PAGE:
Nelson Wiseman, a political science professor at the University of Toronto, said the latest developments reinforced his belief that Ford had no chance of re-election and was likely to withdraw from the race.
"This will peel away a few more voters," Wiseman said. "People do not like being lied to, repeatedly, to their faces."
Earlier, Doug Ford choked back tears as he addressed reporters.
"Rob was very emotional when he told me the hardest thing about this is he knows he let people down. He let his family down, he let his friends down, he let his colleagues down, he let his supporters down and the people of Toronto," said Doug Ford, who is also the mayor's campaign manager.
In a letter to the city clerk indicating he would take a leave of absence, Ford did not specify the length of his leave, saying only that he will provide updates on his status, according to Jackie DeSouza, a spokeswoman for the City of Toronto.
Ford has careened from one scandal to another, including public drunkenness and threatening "murder" in a videotaped rant.
His friend and former driver Alexander Lisi is facing extortion charges over alleged attempts to retrieve the first crack video from an alleged gang member. Recently released police documents note that meetings between Ford and Lisi are "indicative to that of drug trafficking" and that the two have been in constant contact during the investigation.
On Wednesday, The Toronto Sun said that it had obtained an audio recording of Ford making offensive remarks about other politicians at a bar on Monday night, including his election rival Karen Stintz.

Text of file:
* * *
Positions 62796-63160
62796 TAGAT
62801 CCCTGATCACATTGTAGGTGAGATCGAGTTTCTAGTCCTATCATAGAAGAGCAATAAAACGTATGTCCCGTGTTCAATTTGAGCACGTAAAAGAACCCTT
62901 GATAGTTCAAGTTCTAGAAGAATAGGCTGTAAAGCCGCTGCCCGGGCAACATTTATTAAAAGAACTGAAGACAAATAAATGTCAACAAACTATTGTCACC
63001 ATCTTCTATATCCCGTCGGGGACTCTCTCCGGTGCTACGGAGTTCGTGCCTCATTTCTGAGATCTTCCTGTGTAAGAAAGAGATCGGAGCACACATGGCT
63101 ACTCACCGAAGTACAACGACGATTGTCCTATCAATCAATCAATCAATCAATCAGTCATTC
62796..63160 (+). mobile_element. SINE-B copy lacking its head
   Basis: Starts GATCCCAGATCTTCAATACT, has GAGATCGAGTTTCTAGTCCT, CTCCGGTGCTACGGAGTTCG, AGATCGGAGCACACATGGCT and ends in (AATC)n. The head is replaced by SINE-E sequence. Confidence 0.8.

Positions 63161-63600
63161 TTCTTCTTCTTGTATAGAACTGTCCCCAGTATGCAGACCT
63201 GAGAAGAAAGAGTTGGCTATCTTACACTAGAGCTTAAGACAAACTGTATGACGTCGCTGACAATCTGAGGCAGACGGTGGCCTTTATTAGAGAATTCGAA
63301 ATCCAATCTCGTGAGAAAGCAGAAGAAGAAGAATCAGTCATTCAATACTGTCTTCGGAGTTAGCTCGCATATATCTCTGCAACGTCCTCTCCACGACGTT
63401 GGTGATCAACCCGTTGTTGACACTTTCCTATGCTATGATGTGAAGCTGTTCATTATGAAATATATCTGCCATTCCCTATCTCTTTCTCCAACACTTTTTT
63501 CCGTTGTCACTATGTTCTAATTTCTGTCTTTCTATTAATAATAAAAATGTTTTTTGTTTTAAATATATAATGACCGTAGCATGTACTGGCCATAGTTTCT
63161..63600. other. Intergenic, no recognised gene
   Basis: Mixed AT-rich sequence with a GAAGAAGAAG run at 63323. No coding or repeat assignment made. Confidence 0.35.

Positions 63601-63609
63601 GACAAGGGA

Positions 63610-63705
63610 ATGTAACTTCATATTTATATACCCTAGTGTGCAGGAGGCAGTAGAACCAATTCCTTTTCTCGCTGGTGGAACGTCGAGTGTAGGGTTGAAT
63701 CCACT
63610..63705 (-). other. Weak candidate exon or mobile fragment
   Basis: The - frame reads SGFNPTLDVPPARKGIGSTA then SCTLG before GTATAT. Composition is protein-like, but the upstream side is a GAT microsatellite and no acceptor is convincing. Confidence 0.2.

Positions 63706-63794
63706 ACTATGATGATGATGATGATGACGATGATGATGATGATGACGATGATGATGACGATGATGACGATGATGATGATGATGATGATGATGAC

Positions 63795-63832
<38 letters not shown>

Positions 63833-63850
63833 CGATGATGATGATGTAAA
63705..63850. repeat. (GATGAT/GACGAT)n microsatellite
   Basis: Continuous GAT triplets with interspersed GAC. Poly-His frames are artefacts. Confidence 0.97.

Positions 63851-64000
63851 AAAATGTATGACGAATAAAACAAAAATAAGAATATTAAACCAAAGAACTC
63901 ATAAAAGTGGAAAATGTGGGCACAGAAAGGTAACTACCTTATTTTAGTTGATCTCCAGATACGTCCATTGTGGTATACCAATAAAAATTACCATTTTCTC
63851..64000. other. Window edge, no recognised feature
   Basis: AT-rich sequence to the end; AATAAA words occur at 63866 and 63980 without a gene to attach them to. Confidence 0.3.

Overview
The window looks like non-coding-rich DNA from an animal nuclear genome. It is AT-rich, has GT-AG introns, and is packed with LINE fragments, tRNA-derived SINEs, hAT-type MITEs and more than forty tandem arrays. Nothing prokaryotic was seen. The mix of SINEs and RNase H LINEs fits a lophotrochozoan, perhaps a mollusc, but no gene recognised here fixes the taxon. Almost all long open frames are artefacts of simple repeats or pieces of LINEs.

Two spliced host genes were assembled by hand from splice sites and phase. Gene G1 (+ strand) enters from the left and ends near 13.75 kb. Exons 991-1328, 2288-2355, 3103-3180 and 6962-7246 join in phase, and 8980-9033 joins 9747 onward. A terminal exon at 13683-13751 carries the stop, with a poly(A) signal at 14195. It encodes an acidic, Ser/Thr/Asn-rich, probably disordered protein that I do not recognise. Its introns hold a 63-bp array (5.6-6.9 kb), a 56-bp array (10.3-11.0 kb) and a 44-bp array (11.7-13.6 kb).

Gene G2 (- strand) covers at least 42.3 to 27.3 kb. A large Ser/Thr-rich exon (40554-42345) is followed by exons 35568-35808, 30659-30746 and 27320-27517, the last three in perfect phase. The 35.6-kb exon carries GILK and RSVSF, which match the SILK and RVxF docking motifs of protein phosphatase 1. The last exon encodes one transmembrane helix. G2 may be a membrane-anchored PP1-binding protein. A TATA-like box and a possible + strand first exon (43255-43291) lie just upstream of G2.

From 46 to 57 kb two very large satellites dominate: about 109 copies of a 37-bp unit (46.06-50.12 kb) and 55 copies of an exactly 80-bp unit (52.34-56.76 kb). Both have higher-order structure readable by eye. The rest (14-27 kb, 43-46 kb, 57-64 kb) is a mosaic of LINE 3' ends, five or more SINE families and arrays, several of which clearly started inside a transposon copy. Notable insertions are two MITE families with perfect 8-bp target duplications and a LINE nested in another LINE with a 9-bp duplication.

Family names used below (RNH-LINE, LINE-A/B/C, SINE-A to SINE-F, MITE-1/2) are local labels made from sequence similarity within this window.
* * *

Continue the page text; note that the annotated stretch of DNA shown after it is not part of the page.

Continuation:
"Rob Ford's comments are gross," Stintz said. "Toronto is tired of being gripped in this sad, sad mess."
Another candidate in the Oct. 27 race, John Tory, said the mayor should resign "for the good of the city." City Councilor John Parker said Ford should "go and never come back. Things have gone too far."
Canadian Prime Minister Stephen Harper's office said Ford's "comments and behavior are very troubling" and said they "are pleased to hear the Mayor has entered rehab."
Wiseman, the political science professor, said constant media attention has created a false impression that the mayor's political support remains strong.
"Because he's such a fascinating individual, he's a perfect storm for the media, and for people who are taken with celebrities," Wiseman said. "But the people who want selfies with him are looking for entertainment. Those are not people who are going to go door to door for him."
Grace Skogstad, a professor of political science at the University of Toronto's campus in Scarborough, one of the amalgamated suburbs where Ford has been most popular, said the mayor likely blew his chances for redemption by waiting too long to seek help.
"He still has some fans," Skogstad said. "Had he sought the kind of help he needed earlier, he could have had a fighting chance for re-election."
Sairah Nazir, 34, a mother of two who lives in Ford's suburb of Etobicoke, said she would not be voting for him again.
"He does do stuff for the community, that's why I like him but at the same time he needs to show he's improving his image," she said. "He may take a decision that's not in the best interests of our community when he's not in his right mind."
Associated Press writers David Crary in New York and Charmaine Noronha in Toronto contributed to this report.
Follow Rob Gillies on Twitter at — http://twitter.com/rgilliescanada.